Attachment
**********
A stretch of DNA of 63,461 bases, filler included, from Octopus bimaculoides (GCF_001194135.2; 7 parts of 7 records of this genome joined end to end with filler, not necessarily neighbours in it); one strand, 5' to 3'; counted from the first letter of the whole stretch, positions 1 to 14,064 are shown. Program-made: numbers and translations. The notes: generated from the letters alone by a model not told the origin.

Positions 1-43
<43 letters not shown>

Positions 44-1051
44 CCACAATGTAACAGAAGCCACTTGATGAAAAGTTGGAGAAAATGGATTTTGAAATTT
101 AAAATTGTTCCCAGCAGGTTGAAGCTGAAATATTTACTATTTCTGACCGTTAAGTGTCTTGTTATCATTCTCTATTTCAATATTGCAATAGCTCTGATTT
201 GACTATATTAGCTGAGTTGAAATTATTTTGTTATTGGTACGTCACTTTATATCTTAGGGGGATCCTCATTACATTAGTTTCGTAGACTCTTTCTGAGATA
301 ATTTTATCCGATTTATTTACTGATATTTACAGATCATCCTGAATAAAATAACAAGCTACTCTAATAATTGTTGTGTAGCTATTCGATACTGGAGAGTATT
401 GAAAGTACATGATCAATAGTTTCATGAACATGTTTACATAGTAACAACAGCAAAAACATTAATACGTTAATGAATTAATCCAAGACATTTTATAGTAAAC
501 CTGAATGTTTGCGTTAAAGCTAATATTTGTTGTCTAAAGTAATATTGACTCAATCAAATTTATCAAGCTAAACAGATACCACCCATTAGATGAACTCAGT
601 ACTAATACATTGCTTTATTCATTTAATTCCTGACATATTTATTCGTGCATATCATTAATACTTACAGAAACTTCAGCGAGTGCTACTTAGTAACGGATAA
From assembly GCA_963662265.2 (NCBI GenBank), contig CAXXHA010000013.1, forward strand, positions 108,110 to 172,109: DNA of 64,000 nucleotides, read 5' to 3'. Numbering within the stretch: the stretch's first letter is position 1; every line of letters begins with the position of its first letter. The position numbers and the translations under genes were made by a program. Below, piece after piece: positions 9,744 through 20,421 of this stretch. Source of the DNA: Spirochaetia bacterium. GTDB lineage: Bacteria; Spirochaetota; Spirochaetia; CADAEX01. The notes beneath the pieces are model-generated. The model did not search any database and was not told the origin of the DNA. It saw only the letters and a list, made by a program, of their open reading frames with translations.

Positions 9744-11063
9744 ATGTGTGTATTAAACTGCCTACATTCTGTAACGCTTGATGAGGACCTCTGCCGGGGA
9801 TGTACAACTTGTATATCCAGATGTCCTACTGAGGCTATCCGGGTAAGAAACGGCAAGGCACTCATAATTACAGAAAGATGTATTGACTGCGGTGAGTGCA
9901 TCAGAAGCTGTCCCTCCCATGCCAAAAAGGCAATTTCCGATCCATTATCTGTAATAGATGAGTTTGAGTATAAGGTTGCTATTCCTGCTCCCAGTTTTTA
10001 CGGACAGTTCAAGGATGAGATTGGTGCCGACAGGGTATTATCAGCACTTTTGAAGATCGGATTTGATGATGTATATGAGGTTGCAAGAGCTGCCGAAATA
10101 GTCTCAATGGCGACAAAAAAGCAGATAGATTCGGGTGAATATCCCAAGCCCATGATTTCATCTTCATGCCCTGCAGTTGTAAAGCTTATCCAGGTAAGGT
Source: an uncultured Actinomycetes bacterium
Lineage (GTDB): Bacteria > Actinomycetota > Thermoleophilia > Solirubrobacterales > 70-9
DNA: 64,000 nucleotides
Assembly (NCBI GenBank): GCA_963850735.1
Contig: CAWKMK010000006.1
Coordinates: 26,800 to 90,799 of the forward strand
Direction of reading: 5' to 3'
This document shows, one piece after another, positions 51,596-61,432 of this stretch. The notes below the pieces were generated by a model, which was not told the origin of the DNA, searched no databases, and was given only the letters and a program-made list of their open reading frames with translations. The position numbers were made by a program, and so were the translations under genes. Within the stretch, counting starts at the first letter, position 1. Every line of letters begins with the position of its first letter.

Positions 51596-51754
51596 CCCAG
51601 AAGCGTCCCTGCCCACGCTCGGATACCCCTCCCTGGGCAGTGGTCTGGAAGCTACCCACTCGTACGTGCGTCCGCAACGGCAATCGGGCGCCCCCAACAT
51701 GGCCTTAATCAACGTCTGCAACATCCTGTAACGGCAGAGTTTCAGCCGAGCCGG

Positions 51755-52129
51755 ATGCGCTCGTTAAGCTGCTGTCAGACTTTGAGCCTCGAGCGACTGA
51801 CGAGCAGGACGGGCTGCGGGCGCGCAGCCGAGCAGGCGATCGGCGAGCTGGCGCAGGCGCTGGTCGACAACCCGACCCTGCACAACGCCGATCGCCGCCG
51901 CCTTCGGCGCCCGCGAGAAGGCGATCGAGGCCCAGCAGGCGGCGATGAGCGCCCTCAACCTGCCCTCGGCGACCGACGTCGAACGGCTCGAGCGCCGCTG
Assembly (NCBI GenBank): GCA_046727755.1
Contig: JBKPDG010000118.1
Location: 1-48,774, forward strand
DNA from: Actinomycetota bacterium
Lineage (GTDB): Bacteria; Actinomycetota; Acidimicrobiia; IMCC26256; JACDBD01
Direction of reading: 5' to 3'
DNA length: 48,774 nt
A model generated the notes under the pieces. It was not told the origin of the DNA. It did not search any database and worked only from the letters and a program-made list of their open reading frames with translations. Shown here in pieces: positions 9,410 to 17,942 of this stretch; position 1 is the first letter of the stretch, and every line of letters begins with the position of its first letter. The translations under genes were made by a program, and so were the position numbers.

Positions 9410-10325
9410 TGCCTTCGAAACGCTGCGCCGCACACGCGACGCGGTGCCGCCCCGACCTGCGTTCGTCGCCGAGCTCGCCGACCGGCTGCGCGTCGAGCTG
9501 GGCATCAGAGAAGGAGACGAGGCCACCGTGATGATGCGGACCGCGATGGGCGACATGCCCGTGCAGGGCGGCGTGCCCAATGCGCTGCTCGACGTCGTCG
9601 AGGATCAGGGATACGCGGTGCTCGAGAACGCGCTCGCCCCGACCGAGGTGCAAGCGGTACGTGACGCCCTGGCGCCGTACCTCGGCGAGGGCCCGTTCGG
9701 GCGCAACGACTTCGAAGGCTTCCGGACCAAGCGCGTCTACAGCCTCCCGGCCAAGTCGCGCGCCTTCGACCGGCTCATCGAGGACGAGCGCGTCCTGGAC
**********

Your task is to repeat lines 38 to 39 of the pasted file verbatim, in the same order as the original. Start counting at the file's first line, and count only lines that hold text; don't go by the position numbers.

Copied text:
DNA from: Actinomycetota bacterium
Lineage (GTDB): Bacteria; Actinomycetota; Acidimicrobiia; IMCC26256; JACDBD01